ESPE Abstracts (2015) 84 P-1-51

Distribution of Obesity Indices Among European Preschool Children and Associated Risk Factors: The ToyBox-Study

Sonya Galchevaa, Mina Latevaa, Violeta Iotovaa, Ilse De Bourdeaudhuijb, Greet Cardonb, Odysseas Androutsosc, Zbigniew Kulagad, Piotr Sochad, Luis Morenoe, Berthold Koletzkof, Yannis Maniosc & ToyBox-study Groupc


aMedical University of Varna, Varna, Bulgaria; bGhent University, Ghent, Belgium; cHarokopio University, Athens, Greece; dChildren’s Memorial Health Institute, Warsaw, Poland; eUniversity of Zaragoza, Zaragoza, Spain; fLudwig Maximilians Universitaet Muenchen, Munich, Germany


Background: Childhood obesity is a serious health problem, related to an increased risk of adult morbidity and mortality. Evidence indicates that central adiposity increases this risk to a higher degree compared to the general obesity indices.

Objective and hypotheses: To evaluate the distribution of anthropometric obesity indices among preschool children aged 3.5–5.5 years, from six European countries, and to examine their associations with certain obesity-related risk factors.

Method: 7576 children (mean age 4.74±0.44 years; 51.9% boys) from six European countries (Belgium, Bulgaria, Germany, Greece, Poland and Spain) participated in a baseline survey, conducted in 2012. Body weight, height and waist circumference (WC) were measured; BMI and waist-to-height ratio (WHtR) were calculated. The prevalence of overweight (OW) and obesity (OB) was defined according to the IOTF criteria. WHtR values over 0.5 were used as a definition of abdominal obesity (AO). A standardized questionnaire was used to collect information on risk factors.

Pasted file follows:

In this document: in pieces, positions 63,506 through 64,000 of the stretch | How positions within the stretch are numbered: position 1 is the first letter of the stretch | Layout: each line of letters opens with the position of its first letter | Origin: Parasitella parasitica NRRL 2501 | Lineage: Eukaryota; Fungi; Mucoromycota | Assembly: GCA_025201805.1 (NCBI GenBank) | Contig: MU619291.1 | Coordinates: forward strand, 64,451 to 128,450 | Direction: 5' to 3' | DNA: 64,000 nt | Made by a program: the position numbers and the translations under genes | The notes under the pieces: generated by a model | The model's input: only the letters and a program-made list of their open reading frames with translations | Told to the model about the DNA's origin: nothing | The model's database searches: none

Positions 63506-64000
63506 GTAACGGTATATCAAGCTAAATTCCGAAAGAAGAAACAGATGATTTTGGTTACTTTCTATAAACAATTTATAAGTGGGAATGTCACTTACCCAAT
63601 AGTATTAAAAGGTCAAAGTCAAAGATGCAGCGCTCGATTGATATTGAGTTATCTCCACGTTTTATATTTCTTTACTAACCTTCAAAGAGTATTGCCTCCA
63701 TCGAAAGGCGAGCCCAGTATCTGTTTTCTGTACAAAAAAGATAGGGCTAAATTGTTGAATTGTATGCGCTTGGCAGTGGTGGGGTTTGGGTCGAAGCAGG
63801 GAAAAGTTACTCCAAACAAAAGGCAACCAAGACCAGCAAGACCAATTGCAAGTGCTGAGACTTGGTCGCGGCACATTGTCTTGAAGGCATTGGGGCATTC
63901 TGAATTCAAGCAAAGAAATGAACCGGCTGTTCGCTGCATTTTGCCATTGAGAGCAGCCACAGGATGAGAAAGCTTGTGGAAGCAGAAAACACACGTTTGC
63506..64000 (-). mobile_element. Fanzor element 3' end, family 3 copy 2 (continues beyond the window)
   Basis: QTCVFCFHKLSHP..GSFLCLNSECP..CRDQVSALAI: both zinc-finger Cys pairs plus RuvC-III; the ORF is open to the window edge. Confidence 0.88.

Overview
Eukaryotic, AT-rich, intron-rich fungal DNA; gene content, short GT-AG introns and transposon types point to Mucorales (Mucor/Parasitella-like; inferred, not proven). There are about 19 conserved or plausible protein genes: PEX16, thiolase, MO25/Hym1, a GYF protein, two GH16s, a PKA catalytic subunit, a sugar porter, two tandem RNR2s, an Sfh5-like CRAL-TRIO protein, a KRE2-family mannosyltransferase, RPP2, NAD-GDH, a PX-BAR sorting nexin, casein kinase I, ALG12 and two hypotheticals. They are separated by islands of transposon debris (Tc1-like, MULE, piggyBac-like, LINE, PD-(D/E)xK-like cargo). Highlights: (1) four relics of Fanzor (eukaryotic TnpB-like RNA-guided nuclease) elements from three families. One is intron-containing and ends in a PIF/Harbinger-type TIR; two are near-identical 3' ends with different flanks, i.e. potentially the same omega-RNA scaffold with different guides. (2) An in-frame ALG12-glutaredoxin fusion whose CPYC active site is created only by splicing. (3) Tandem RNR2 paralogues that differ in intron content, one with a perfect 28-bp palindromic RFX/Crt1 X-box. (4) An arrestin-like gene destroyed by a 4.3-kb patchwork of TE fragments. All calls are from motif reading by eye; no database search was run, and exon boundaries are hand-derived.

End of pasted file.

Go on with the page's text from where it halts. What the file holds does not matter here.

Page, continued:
Results: The OW and OB rate were 11.0 and 3.5%, respectively, with a significantly higher prevalence among girls compared to boys (P<0.01). AO was found in 23.7% (21.8% boys vs 25.7% girls, P<0.001). Greek preschool children had the highest mean BMI and WC (16.1±1.7 kg/m2 and 53.3±4.4 cm, respectively). Anthropometric indices correlated significantly with the pre-gestational maternal weight (rBMI=0.215, rWC=0.221, rWHtR=0.147, P<0.01), maternal BMI (rBMI=0.217, rWC=0.176, rWHtR=0.153, P<0.01) and children’s birthweight (rBMI=0.139, rWC=0.147, P<0.05). Children from the low SES group had higher BMI, WC and WHtR compared to high SES (P<0.001). In the group of obese children we found significantly higher parental BMI and pre-gestational maternal weight (P<0.001), with higher maternal weight gain during pregnancy (P=0.048).

Conclusion: Obesity prevalence among preschoolers in Europe is of concern highlighting the need to identify cost-effective strategies to decrease it.

Funding: This work was supported by the Seventh Framework Programme (CORDIS FP7) of the European Commission under grant agreement n° 245200.